A fitting memorial to labor's dead and injured

|
(0)

Dick Meister, formerly labor editor of the SF Chronicle and KQED-TV Newsroom, has covered labor and politics for a half-century.

We’re coming up on another Workers Memorial Day April 28 - a day when organized labor and its allies honor the millions of men and women who’ve needlessly suffered and died because of workplace hazards and to demand that the government act to lessen the hazards.

It’s certain that unless federal authorities do act to expand and adequately enforce the neglected job safety laws, the number of victims will remain at a terrible and unnecessarily high level.

Every year, more than 6,000 Americans are killed on the job. More than 6 million are injured, at least half of them seriously. Another 60,000 die from their injuries or from cancer, lung and heart ailments and other occupational diseases caused by exposure to toxic substances.

 Think of that: An average of at least 16 workers killed and nearly 5,500 badly hurt on each and every day, plus 135 or more dying daily from job-related illness. The financial toll also is high: More than $3 billion in health care expenses and other costs to employers and workers, such as lost wages and production.

Trying to reduce workplace dangers, always a difficult task, became even more difficult when the Bush administration took office in 2000 and began eight years of what the United Auto Workers accurately cited as  “a harsh, vindictive attack on health and safety standards.”

Under President Bush, important new health and safety regulations proposed by experts were brushed aside by the Labor Department. Job-site inspections were all but abandoned and employers were asked merely to certify that they had voluntarily complied with the existing regulations.  Fines for violations were rare, in any case, as were criminal charges against employers whose willful violations led to injury, illness or death.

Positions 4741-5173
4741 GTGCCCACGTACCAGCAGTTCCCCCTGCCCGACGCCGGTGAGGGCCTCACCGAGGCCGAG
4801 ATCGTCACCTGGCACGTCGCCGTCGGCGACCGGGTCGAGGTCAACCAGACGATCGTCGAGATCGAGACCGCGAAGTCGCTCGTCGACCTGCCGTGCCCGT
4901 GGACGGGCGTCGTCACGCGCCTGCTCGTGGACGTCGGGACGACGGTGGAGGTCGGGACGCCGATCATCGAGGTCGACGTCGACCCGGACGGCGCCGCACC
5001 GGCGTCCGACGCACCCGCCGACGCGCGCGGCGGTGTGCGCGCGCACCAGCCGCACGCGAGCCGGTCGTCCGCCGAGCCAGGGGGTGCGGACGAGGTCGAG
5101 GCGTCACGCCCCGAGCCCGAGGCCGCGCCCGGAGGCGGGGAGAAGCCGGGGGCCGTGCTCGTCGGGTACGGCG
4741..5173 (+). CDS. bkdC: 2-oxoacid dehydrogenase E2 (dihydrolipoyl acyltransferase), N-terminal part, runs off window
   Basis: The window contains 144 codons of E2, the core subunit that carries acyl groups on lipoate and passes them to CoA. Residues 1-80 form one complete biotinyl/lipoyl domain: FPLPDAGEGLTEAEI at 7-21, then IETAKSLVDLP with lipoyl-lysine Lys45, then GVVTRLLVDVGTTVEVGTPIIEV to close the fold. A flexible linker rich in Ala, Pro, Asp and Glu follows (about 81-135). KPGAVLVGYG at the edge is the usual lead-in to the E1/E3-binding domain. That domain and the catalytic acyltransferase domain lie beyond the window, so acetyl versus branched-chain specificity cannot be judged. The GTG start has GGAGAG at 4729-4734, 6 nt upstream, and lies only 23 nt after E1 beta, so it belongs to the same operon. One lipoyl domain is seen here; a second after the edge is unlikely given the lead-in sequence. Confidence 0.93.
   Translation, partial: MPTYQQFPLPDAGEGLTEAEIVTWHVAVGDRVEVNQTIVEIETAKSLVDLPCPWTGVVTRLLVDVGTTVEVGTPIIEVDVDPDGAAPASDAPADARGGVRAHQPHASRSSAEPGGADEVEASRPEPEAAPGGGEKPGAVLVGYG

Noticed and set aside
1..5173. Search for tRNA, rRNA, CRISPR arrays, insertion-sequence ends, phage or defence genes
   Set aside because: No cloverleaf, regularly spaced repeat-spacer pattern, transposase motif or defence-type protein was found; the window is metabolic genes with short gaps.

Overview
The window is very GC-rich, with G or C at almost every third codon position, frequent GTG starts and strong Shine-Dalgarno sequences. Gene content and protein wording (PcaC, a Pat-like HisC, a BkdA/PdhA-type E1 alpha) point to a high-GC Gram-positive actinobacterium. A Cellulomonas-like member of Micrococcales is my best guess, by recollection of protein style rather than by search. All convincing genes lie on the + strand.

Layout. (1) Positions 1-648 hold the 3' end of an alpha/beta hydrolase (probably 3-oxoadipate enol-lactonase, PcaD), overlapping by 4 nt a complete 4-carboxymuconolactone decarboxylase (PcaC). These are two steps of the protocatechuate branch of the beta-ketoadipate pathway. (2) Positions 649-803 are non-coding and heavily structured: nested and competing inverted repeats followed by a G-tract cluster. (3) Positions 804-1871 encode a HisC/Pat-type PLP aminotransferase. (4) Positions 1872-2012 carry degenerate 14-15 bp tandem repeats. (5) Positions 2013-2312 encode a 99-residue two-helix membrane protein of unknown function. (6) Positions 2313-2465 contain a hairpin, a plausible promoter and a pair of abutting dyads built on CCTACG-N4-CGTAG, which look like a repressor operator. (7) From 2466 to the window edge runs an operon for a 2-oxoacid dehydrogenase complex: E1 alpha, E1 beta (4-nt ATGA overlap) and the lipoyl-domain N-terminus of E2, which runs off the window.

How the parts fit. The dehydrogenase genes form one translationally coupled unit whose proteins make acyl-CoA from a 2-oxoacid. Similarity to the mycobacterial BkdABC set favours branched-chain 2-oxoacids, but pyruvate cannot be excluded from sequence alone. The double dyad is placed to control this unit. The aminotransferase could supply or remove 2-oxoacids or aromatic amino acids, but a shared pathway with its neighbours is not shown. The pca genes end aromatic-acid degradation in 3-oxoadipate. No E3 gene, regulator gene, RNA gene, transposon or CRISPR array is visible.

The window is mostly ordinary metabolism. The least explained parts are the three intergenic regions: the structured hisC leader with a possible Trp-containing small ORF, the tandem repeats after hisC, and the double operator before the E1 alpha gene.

There was, in short, very little enforcement of the job safety laws, and absolutely no progress in reducing workplace dangers or the ever-mounting number of work-related injuries and fatalities.

But under President Obama, there’s genuine hope for change. As Obama’s Secretary of Labor, Hilda Solis, made clear at her swearing-in: “There’s a new sheriff in town.”

Solis has shifted from reliance on voluntary compliance to stricter enforcement, hiring hundreds of new investigators and enforcers for the Labor Department’s Occupational Safety and Health and Mine Safety Administrations. Most of them are longtime advocates for working people, some of them from organized labor. They’re holding jobs held during the Bush years by employer advocates whose main concern was shielding employers from the costs of making work safer.

Solis’ team has moved to enforce new rules to better protect some of the most endangered workers, including mine workers and crane operators. She’s also stressing the need to help the millions who suffer chronic pain in the neck, back, shoulders, arms or wrists and other suffering resulting from the endlessly repetitive movements and often heavy lifting required in many jobs today.

Those so-called ergonomic injuries are the most common  - and most neglected - of the  serious injuries suffered by U.S. workers.

Solis has put a task force to work designing a much tougher enforcement program for serious or repeat offenders, who will face mandatory job-site inspections. What’s more, she and Obama have named one of the country’s most distinguished safety experts, David Michaels of Georgetown University, to head the Occupational Safety and Health Administration (OSHA).

Michaels’ main goal is to get employers and workers and their unions to jointly develop programs that would include safety training for workers as part of an effort to meet what Michaels and other safety experts see as a great need to change  OSHA’s  direction and philosophy.

Michaels and Solis have gotten important help from congressional Democrats who introduced legislation to strengthen the safety laws, in part by increasing  penalties imposed on violators. Penalties now are so minimal that many employers simply ignore the law and consider the fines, if any, a routine cost of doing business.

The measures also call for more strongly protecting workers who report safety violations by their employers, extending the laws’ coverage to farmworkers, local and state government employees and other groups not currently covered, and otherwise strengthening workers’ job safety rights.

It’s certain, at any rate, that labor, Obama, Solis and their supporters will indeed wage the major battle for true job safety that they’ve promised and have, in fact,  already started. There could be no more fitting a memorial to the millions who’ve been needlessly maimed or killed while working to sustain themselves and their families.

Dick Meister, formerly labor editor of the SF Chronicle and KQED-TV Newsroom, has covered labor and politics for a half-century. Contact him through his website, www.dickmeister.com, which includes more than 350 of his  recent columns.